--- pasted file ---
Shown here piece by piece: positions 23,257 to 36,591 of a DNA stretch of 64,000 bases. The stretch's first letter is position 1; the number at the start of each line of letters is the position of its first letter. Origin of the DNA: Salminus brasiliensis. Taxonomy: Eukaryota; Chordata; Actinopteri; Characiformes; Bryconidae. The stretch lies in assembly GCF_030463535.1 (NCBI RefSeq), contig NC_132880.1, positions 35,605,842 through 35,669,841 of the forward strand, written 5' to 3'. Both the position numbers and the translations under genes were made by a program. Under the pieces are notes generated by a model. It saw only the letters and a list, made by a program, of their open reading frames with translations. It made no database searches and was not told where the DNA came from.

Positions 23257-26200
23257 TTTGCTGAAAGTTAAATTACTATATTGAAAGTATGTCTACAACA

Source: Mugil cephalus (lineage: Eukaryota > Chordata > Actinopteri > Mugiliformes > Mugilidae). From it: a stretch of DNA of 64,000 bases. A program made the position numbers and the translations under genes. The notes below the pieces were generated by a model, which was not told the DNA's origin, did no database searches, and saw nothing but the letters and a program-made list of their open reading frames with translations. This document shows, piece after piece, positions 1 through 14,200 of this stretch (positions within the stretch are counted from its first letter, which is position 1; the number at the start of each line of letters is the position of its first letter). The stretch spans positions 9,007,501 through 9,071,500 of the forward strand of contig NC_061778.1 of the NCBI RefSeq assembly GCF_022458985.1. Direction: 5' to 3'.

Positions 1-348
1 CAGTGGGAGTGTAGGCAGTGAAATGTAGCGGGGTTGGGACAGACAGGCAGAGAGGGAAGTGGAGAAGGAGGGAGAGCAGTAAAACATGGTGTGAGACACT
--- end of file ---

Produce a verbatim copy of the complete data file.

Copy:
Shown here piece by piece: positions 23,257 to 36,591 of a DNA stretch of 64,000 bases. The stretch's first letter is position 1; the number at the start of each line of letters is the position of its first letter. Origin of the DNA: Salminus brasiliensis. Taxonomy: Eukaryota; Chordata; Actinopteri; Characiformes; Bryconidae. The stretch lies in assembly GCF_030463535.1 (NCBI RefSeq), contig NC_132880.1, positions 35,605,842 through 35,669,841 of the forward strand, written 5' to 3'. Both the position numbers and the translations under genes were made by a program. Under the pieces are notes generated by a model. It saw only the letters and a list, made by a program, of their open reading frames with translations. It made no database searches and was not told where the DNA came from.

Positions 23257-26200
23257 TTTGCTGAAAGTTAAATTACTATATTGAAAGTATGTCTACAACA

Source: Mugil cephalus (lineage: Eukaryota > Chordata > Actinopteri > Mugiliformes > Mugilidae). From it: a stretch of DNA of 64,000 bases. A program made the position numbers and the translations under genes. The notes below the pieces were generated by a model, which was not told the DNA's origin, did no database searches, and saw nothing but the letters and a program-made list of their open reading frames with translations. This document shows, piece after piece, positions 1 through 14,200 of this stretch (positions within the stretch are counted from its first letter, which is position 1; the number at the start of each line of letters is the position of its first letter). The stretch spans positions 9,007,501 through 9,071,500 of the forward strand of contig NC_061778.1 of the NCBI RefSeq assembly GCF_022458985.1. Direction: 5' to 3'.

Positions 1-348
1 CAGTGGGAGTGTAGGCAGTGAAATGTAGCGGGGTTGGGACAGACAGGCAGAGAGGGAAGTGGAGAAGGAGGGAGAGCAGTAAAACATGGTGTGAGACACT